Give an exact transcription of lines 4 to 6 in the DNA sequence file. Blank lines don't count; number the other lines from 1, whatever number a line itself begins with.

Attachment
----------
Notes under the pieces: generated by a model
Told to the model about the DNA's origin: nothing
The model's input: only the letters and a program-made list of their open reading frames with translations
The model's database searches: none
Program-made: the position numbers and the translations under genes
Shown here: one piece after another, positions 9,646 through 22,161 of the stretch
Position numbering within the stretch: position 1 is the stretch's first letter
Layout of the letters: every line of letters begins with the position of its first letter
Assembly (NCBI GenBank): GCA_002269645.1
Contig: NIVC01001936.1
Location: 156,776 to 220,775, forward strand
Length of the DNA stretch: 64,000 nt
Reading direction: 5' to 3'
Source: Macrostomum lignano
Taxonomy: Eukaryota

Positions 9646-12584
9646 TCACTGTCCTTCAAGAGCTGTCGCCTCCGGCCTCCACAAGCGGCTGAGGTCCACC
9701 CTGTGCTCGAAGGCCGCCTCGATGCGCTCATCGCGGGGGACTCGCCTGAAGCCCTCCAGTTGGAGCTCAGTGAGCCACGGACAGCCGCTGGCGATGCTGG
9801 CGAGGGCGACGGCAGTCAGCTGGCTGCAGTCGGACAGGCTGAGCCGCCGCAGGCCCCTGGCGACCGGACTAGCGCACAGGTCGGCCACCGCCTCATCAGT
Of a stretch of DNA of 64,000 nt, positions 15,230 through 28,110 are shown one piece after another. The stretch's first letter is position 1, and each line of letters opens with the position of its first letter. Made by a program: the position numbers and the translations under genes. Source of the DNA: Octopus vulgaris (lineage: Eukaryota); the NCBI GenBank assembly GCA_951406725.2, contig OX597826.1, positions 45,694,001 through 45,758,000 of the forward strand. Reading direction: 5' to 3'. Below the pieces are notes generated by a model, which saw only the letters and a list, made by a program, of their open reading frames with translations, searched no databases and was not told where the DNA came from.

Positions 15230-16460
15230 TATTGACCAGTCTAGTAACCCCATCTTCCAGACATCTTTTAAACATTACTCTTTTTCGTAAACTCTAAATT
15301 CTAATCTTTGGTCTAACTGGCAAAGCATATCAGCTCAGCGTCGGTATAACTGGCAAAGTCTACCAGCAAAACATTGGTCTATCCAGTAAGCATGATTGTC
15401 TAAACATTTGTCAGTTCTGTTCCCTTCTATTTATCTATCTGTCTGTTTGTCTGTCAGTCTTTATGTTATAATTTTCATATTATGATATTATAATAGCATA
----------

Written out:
The model's database searches: none
Program-made: the position numbers and the translations under genes
Shown here: one piece after another, positions 9,646 through 22,161 of the stretch